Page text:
4. Wow, so interesting, I love your garden full of edible things. The raised beds look do so well. Happy gardening!

  5. I wish I had a kitchen garden filled with vegetables because I so like to cook. Herbs allow for creativity in the kitchen, so I make sure to grow them. I love your gardens, they are so well organized and arranged. The chairs while handy and a nice addition, I bet you are so busy you will not be using them much. So wet? We have been rather dry. My zinnia and marigolds are happy campers. I like your milkweed too. You have a butterfly heaven there with all the herbs too.

  6. It's the opposite here, a dry spring so some plants are really struggling. One thing about plenty of rain is that everything is looking so lush, the plants look lovely and healthy.

  7. You may say you have little color but I love the lushness of the vegetable beds and the bright green grass... it's so fresh for this time of year! Drought has seemed to be the standard for the past few summers so this is a nice change (even though I lost a few plants to rot).
    Hope the garden tour went well!

    1. The garden tour went very well, thank you, Frank. Great weather -- so glad they rescheduled it.

  8. Pam, this is Diane from My Cottage Garden. I have started a new blog that is going to be more just photographs. There will still be photos of my garden, plus other kinds of photography. I hope you will follow me there. I'll be explaining in a Cottage Garden post soon.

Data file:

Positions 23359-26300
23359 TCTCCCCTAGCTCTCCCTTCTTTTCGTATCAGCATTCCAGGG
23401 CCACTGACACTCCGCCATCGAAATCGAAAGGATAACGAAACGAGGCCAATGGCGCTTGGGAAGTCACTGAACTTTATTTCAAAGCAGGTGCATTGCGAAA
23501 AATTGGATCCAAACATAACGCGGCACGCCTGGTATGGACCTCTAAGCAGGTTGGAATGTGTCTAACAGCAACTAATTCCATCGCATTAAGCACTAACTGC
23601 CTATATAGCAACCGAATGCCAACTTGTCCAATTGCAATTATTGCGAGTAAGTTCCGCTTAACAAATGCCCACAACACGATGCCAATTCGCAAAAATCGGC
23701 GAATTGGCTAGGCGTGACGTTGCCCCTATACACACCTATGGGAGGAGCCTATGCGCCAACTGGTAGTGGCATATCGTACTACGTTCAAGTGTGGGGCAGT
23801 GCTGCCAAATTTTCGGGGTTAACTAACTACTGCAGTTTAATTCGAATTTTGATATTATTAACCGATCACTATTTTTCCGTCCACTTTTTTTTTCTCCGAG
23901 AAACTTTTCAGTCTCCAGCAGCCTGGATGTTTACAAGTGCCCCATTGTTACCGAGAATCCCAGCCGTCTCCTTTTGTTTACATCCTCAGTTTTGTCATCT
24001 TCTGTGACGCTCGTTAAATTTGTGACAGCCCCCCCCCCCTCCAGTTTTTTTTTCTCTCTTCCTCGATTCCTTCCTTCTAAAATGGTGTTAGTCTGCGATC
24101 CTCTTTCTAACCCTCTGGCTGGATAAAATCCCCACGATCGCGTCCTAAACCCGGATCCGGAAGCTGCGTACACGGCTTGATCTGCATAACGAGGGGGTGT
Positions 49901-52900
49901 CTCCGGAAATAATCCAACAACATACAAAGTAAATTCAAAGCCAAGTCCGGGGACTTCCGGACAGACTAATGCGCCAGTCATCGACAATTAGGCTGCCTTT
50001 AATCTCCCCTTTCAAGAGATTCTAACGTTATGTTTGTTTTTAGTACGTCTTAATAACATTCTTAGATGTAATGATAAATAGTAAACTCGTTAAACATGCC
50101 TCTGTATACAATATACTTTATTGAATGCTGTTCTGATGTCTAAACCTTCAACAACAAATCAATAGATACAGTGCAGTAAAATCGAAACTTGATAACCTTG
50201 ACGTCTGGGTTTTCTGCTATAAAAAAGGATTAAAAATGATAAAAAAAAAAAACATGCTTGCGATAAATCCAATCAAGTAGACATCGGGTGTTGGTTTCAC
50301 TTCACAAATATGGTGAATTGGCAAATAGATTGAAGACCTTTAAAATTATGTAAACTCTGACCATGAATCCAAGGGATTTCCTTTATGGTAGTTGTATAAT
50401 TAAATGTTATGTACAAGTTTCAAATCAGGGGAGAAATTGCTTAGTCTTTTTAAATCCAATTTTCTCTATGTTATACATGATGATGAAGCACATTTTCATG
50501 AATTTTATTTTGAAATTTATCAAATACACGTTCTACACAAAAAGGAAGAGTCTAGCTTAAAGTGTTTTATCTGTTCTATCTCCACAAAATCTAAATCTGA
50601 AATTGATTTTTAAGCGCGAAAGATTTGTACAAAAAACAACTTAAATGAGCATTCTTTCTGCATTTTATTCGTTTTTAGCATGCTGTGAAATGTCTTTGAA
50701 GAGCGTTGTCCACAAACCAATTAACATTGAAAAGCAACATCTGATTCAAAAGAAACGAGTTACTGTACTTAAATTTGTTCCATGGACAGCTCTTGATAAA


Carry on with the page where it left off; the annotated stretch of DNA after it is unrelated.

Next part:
9. Good luck with the beetles! Everything looks so beautiful and lush.

  10. Pam, a kitchen garden to be proud of, in spite of the rain. Just the sort of weather I expected when we moved to Cheshire. To be honest it hasn't been as bad as I expected, seems like I am forever out with the hose, neighbours must think I am totally off my head although they seem to appreciate our efforts in the front garden, never seem to get neighbours who share in our gardening passion.

  11. Even your kitchen garden looks beautiful! How do you edge the grass around the beds? With a string trimmer? I love your 'patio garden', too - so cute! And boy, your tomatoes look great!

  12. Yes, we use a string trimmer, Indie. Thanks for the nice comments. P. x

  13. I am so far behind reading blogs so just getting here is all I can say as your kitchen garden is amazing. We have not had much rain this month and none now for over a week and expected no ran for the rest of this week into next. But the veg garden is growing. My beets are done and pulled. I have to plant more for the fall. I also planted a striped variety of beet and I loved the foliage and the beet.